The next day we had a bit more energy, and a good job too because we walked quite a lot! Again Uber got us going and dropped us by the Museo Ferrocarril. We went there with low expectations but were blown away by just how good it was. Cameras were

Touristy MarketTouristy MarketTouristy Market

not allowed inside but photos on a mobile phone were fine. Can’t quite work that one out! We wandered around for a couple of hours and it was absolutely fascinating seeing the history of Guatemala’s railways laid out before us. We even got to go inside the presidential carriage, but it shows how standards have changed because it wouldn’t make third class nowadays!!

From there we walked, again through not the best neighbourhood, to the Museo Postal. This museum was free, located on the first floor of the governmental building of the post office. It was really interesting too with displays of poste restante, a mock up of how telegraph operators worked, and a fascinating collection of worldwide stamps. Even more interesting was our wandering around the corridors of the ground floor. We’re not sure we were supposed to do that but nobody stopped us! There were sculptures, busts and plenty of works of art on the walls.

We continued our walk to the Plaza de la Constitution. Guatemala City’s main square is huge, and there were lots of people there, but more pigeons! City Hall is resplendent in its architectural glory and a giant Guatemala flag is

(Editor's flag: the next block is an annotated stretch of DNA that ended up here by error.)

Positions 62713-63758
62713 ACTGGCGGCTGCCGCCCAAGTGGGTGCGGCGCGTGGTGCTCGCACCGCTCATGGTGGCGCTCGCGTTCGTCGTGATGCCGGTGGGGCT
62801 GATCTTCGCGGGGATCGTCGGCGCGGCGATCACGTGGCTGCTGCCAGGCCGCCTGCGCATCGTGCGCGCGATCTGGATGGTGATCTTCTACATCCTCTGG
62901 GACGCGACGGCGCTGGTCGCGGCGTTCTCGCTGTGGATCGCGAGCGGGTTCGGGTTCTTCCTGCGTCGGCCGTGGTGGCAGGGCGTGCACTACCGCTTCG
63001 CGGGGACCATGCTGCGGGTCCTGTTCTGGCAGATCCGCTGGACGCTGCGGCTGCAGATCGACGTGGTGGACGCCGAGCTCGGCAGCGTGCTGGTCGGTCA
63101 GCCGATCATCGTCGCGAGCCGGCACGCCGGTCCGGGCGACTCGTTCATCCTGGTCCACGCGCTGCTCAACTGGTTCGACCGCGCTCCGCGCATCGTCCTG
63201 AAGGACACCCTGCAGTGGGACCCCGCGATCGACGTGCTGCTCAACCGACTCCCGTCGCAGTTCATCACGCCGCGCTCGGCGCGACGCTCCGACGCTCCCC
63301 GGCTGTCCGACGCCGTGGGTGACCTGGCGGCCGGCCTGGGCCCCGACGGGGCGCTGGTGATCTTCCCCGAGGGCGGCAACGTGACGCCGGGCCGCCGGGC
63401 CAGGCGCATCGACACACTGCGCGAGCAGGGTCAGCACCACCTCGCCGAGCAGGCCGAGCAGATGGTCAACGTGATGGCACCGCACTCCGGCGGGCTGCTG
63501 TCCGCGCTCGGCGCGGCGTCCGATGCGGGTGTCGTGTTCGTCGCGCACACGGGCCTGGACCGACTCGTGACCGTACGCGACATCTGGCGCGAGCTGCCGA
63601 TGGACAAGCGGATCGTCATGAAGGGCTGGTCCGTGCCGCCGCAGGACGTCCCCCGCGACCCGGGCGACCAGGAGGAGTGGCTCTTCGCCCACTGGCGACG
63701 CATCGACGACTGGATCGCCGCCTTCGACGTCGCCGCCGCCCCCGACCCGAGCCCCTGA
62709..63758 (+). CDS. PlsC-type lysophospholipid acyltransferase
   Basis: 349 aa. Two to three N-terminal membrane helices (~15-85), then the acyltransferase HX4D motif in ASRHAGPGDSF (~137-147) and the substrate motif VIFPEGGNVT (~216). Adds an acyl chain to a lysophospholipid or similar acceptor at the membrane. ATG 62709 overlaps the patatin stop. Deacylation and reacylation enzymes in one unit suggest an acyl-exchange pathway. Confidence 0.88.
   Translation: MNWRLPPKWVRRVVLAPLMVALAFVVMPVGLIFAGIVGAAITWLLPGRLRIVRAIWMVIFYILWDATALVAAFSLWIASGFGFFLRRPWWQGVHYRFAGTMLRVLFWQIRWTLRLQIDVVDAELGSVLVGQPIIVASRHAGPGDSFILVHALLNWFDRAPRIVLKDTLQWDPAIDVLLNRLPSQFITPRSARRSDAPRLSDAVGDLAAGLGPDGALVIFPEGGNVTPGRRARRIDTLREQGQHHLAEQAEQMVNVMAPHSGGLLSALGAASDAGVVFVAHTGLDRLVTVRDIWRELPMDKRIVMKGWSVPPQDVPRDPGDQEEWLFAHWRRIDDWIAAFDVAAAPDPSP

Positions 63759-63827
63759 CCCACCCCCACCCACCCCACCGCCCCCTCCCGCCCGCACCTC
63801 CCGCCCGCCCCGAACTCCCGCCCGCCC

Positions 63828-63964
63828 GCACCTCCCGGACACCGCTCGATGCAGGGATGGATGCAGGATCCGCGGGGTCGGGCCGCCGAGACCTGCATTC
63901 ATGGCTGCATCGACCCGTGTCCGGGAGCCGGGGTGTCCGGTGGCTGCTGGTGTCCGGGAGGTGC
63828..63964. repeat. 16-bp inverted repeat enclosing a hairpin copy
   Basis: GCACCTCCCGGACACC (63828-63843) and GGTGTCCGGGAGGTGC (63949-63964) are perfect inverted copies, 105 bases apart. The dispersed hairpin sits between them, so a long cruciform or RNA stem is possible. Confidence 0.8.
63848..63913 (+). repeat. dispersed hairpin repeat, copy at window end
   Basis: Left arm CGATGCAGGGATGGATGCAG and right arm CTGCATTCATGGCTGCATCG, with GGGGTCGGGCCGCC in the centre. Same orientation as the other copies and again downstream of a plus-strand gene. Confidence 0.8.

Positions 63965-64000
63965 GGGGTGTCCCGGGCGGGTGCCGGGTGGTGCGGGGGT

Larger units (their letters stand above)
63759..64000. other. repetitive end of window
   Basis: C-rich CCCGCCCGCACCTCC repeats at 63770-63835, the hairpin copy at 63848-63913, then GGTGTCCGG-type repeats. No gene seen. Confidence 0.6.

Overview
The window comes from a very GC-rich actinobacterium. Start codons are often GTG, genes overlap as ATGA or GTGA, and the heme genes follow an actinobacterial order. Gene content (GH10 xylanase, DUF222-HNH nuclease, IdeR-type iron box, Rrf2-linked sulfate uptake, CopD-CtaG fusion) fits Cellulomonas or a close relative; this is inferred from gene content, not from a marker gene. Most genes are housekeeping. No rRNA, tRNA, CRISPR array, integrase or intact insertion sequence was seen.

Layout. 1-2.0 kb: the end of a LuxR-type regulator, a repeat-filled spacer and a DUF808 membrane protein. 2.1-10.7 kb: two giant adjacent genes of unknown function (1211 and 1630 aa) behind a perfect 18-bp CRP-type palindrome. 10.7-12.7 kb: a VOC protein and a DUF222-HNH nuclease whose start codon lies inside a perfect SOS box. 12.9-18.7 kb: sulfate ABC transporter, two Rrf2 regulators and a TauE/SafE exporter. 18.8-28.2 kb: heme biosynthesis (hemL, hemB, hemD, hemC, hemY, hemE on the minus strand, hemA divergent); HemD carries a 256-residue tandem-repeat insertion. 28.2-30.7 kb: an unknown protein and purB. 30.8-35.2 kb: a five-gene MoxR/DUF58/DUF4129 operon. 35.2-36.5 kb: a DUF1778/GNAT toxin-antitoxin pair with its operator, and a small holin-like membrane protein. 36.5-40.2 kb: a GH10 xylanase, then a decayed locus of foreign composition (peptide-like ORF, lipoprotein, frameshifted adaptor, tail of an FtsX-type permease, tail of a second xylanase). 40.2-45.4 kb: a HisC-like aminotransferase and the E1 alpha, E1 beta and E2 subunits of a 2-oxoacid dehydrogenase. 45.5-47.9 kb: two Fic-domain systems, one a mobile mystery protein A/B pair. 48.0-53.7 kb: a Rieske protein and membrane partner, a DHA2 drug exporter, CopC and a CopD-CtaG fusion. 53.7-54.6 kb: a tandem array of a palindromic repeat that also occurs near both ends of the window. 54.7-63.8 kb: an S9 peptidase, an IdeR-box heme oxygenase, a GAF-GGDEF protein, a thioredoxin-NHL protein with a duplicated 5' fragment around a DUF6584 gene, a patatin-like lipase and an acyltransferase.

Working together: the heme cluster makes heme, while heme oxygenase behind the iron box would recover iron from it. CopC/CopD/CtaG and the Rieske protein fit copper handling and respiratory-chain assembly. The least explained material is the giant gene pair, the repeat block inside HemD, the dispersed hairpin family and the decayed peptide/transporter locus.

City HallCity HallCity Hall

raised in the centre. On one side is the cathedral but we couldn’t go too far inside as a wedding was in progress. A couple of streets away is the central market but all we could find was touristy stalls. It would appear the fruit and vegetables are a floor below, but we never noticed any steps going down. The Guatemalan crafts are beautiful but this was too soon in our trip to be stocking up. I did manage to get a football shirt though!

From there we picked up an Uber to visit the Iglesia Yurrita which we had seen on a previous Uber journey. Sadly it was closed so we could only admire it from outside. From there we walked all the way back to the hotel and saw the Guatemalan version of the Eiffel Tower along the way. The streets are not overly pedestrian-friendly but they are navigable with care. That night we went out for a cheap Indian meal and some more local beer at another microbrewery but it wasn’t a patch on 14 Grados.

The next morning Russ left Trish at the hotel and went off to visit Air Traffic Control. What a

I bought a Guatemala football shirt!I bought a Guatemala football shirt!I bought a Guatemala football shirt!

great bunch of people they are and they have such incredible views from their office. It was a short visit though, as we had booked an Uber to take us all the way to our next destination, Lake Atitlán. The two alternatives were tourist shuttles and local buses. Both were going to take twice as long and, in the case of the tourist shuttle, wasn’t that much cheaper and involved a change of bus in another town we would be visiting later on the trip. So, uber it was. Flashpacking at its best!